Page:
The People’s Daily reported that several kinds of souvenirs were presented to the APEC leaders. One was a mahogany box containing a “brocade bag holding a pen”. The small box is designed in an antique style and is decorated with a small bronze abacus on top. The atricle reported that the cost of the box is about 100 yuan (US$12).
Another gift is a mahogany paperweight that is decorated with a small compass and an APEC logo. "The compass is an ancient Chinese invention and implies economic direction in the 21st century," according to the report. The gift to be given to the top leaders of APEC economies was kept secret.
We hasten to add this “fashion
show” description that, as many readers would know, the Chinese are very good
with formal ceremonies and presentations.
This part of the APEC meetings undoubtedly went well and the Chamber
has always been a strong supporter of exchanges of people with a mixture of
“culture and business”.
The full text of the APEC Economic Leaders’ Declaration, which is referred to as the “Shanghai Accord” is available online from the People’s Daily (http://www.peopledaily.com.cn). The preamble contains the following statement:
We wish to send a clear and strong message on the collective resolve of the Asia-Pacific community to counter terrorism. We are determined to reverse the current economic downturn and maintain public confidence at a time of uncertainty by fighting protectionism and committing to the launch of the new WTO round at the upcoming WTO Ministerial Conference. These efforts are consonant with and contribute to the pursuit of the APEC vision of peace, harmony and common prosperity.
Most of the remaining part of the document is a reaffirmation of previous commitments, but the choice of language in this reaffirmation is instructive, particularly since the Chinese authorities had a direct role in drafting it. Specifically, Item 7 states:
In this context, we pledge to accelerate our domestic efforts to build capacity and deepen structural reform so as to strengthen the market fundamentals across the region.
To this end, we emphasise the importance of sound economic policies and corporate governance as well as the important role and responsibility of governments in shaping the legal and regulatory framework that encourages competition and innovation, with an increased emphasis on capacity building.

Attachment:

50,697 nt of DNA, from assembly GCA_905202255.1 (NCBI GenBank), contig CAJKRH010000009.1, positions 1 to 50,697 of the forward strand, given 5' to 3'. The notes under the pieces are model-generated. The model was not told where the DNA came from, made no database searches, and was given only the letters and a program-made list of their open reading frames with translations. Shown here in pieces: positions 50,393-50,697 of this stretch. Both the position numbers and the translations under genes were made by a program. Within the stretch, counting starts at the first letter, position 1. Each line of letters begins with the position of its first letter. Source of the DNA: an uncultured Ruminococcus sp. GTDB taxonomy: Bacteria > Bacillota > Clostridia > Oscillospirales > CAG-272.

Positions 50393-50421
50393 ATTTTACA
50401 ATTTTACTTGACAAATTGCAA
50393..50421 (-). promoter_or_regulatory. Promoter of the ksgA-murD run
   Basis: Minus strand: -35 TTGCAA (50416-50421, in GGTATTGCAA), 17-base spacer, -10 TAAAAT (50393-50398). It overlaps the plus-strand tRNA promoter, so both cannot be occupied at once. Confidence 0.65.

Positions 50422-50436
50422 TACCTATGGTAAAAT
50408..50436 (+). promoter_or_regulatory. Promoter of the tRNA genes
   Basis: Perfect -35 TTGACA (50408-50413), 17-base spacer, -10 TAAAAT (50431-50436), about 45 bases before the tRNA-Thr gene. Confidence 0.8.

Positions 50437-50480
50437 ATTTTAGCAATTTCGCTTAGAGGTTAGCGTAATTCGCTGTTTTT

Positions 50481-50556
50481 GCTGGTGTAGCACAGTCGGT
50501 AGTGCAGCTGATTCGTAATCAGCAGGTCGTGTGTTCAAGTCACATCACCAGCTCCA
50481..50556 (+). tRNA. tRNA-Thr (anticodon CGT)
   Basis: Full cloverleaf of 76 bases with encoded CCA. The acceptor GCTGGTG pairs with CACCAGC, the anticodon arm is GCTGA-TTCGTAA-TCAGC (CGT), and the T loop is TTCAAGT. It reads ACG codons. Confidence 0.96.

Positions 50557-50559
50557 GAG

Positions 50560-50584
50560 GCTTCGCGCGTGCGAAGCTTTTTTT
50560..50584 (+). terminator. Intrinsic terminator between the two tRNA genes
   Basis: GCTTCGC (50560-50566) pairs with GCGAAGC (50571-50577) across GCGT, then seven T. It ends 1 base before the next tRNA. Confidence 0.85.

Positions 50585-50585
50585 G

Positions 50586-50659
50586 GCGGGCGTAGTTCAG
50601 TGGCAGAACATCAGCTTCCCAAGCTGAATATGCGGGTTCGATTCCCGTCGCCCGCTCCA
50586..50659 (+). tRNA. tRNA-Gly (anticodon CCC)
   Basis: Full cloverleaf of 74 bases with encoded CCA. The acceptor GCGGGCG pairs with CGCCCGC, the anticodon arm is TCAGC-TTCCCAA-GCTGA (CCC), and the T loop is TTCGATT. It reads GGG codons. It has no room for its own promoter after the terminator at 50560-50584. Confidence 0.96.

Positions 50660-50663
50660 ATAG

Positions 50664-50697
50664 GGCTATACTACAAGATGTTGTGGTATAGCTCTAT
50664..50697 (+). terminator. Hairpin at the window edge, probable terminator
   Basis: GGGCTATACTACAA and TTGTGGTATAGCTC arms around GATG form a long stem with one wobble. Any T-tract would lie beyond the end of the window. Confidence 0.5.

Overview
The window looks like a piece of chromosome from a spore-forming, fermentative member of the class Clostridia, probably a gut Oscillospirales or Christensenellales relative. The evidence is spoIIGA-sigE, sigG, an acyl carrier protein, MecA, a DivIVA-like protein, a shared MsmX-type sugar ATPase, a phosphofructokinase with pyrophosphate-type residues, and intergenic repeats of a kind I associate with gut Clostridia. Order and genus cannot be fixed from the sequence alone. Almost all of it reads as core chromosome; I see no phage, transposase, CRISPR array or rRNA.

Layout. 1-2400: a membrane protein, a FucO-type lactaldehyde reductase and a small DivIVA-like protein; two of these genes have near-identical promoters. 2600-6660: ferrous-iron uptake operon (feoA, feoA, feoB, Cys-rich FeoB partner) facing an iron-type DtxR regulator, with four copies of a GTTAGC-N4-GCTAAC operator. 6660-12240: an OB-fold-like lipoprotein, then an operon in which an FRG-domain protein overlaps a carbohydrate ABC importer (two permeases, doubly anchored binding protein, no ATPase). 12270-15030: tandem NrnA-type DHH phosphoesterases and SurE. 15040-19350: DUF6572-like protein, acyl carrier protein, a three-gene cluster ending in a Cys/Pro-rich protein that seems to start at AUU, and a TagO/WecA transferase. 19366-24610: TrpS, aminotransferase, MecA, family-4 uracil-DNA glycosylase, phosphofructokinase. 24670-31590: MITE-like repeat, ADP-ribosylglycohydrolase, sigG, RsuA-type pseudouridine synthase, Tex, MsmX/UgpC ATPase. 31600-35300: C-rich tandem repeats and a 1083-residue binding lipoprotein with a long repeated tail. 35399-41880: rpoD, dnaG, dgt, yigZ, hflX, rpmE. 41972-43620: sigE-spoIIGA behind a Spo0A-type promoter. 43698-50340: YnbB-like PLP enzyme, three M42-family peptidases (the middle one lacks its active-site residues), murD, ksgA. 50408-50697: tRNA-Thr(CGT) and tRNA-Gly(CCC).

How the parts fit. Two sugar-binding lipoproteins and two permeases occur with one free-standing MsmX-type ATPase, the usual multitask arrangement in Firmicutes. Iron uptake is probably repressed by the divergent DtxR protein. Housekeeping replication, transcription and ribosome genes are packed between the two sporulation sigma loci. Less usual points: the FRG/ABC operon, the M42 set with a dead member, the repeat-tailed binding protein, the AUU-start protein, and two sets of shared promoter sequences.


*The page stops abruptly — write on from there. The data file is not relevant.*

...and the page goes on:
Developing the social safety net is a high priority, as it can make an important contribution to reducing the harmful effects of economic shocks on vulnerable groups.
As noted in the 2001 Economic Outlook, enhancing financial efficiency is also essential to promoting growth. We thus welcome efforts made in these areas in APEC, including strengthening economic legal infrastructure, supervision of capital markets, corporate governance, and implementation of international financial standards, as exemplified by the work done through the Finance Ministers' process.
Items 10 and 11 contain the following:
We emphasise the importance of capacity building, both human and institutional, as a key answer to the challenges and opportunities of globalisation and the New Economy. Capacity building constitutes a key element of the balanced approach essential to the success of APEC along with market opening and full participation.
In this context, we reiterate that human capacity building (HCB) remains a central theme this year and the years ahead. We commend the success of the High-Level Meeting on Human Capacity Building, and welcome the Beijing Initiative as a comprehensive set of principles for human capacity building, which also provides opportunities for further work in the New Economy.
These and related items did not receive much attention from the media. This is not surprising since interest was focused on the announced intention of US President George Bush to seek support for the War on Terrorism (which is mentioned in the following section).